American International released this curious social-commentary film in May of 1968. Wild in the Streets (WS) has nothing traditionally sci-fi to it. It is included here, because it shows up on some lists as a sci-fi film. WS is a speculative fiction, and paints a dystopic picture of the future. That may be the connection. Watch for Hal Holbrook as Senator Fergus, Shelley Winters as Max's mom and a very young Richard Pryor as Stanley X.
Quick Plot Synopsis
A quick montage shows young Max Flatlow growing up with a detached father and overbearing mother. Max becomes a "bad" teen, brewing LSD in the basement. He blows up his father's beloved Chrysler and runs away from home. Fast forward a few years, and Max is now Max Frost, wealthy pop rock star. A background factoid is that 52% of America's population are under 25. Max and his band play at a fundraiser for Johnny Fergus (Hal Holbrook), a relative youngster at 35, running for congress. Fergus, via Max, is courting the youth vote. Max takes advantage of the spotlight to call for the voting age to be dropped to 14. This sets of a power play between the old establishment and the masses of demonstrating, sit-in youth. The two sides compromise at 15. Max's mother and father surprise him after a concert. On the way home, Mrs. Flatlow drives badly and kills a young boy. Max orders lawyers to get her off, then put her away. A aged senator from California dies so there must be a special election to replace her. With the lower voting age, Max is able to get his perpetually stoned keyboardist, Sally LeRoy, elected. Max has her propose a constitutional amendment to lower the age restriction for all elected offices to 14, including president. Max's gang dope the water supply with LSD so all of congress show up trippin'. His gang, who drank only bottled water, help the congressmen to approve the amendment. Max runs for president and wins by the largest landslide in history. As president, he orders camps built to house everyone over 30. Everyone in them is to be given LSD "treatments". Young men in black uniforms, carrying guns, round up the over-30s. Busses drop them off at concentration camps. Families hiding in the wilderness (the Fergus family) are captured and interred as well. Johnny can't take it, so hangs himself. Everyone else is happily stoned. Max, heady with his power, stomps on the pet crayfish of some young boys. "What are you gonna do about it? Beat me up?" Max gloats. The boys respond that they'll get rid of everyone over 10. The end.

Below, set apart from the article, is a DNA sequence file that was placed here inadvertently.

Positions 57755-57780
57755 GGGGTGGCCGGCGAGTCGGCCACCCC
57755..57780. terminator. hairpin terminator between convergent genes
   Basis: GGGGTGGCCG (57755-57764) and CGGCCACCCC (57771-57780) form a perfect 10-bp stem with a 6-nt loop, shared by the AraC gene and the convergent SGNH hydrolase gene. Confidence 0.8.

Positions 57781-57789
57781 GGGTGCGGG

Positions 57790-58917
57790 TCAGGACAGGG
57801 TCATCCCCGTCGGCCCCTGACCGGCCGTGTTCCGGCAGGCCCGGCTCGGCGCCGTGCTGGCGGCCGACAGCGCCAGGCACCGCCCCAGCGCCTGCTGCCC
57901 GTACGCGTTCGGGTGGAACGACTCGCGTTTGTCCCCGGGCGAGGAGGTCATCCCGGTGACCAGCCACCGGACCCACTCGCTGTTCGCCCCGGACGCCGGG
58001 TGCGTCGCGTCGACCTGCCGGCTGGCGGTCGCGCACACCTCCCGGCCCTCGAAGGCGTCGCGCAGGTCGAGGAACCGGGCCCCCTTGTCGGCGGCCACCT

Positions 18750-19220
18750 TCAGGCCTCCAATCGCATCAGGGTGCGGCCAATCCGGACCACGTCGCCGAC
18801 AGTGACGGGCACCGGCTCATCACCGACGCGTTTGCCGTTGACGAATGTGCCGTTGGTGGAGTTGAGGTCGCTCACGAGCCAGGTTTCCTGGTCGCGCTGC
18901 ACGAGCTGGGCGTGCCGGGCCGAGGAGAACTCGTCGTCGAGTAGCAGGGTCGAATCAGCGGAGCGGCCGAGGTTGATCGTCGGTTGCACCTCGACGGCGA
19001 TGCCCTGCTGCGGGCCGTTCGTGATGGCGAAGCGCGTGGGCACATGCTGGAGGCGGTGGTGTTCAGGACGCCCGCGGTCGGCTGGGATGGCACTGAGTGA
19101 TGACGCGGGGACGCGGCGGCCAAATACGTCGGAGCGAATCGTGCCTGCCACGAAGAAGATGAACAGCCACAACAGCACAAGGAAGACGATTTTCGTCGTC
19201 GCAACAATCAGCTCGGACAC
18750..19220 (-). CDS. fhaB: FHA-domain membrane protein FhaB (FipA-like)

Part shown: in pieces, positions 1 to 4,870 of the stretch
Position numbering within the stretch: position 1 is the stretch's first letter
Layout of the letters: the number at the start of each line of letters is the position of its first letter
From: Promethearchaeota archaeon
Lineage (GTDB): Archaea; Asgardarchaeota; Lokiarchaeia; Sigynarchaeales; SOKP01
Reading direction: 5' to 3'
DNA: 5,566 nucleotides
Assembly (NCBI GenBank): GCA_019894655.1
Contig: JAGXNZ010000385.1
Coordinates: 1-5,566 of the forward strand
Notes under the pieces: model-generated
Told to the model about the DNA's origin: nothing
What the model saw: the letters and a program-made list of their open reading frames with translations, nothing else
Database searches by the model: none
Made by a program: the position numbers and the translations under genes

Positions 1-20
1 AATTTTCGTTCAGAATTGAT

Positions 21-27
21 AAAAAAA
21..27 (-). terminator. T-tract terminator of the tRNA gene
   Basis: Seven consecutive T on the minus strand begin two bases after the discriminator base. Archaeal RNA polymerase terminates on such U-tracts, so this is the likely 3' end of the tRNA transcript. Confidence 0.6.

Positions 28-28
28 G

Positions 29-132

Why is this movie fun?
WS is not particularly "fun" in the usual B-grade sci-fi ways. As a social commentary on the rebellious youth of the late 60s, it has some interest.
Cold War Angle
None. WS is social commentary.
Middle-Age Fear -- The portrayal of late 60s youth is far from flattering. Despite this fact, viewers who saw WS as youths report feeling invigorated by the pro-youth message. Perhaps cases of selective seeing. The writer, Robert Thom, was 39. The director, Barry Shear, was in his 40s. They tell their story of the Coup of Youth from a middle-aged point of view. In their portrayal, youth are self-centered, irresponsible, cold-hearted and there are millions of them! This is a nice snapshot of how those over-30 viewed the socially-active, irreverent, angry youth of the late 60s. The notion that a pop star could command all of the nation's youth is a bit far fetched. Could Jim Morrison, Roger McGuinn or Mick Jagger get every kid in America to follow them politically? Probably not. Youth tend to be as internally divided as any other group, but seen as monolithic from those outside -- the over-30s.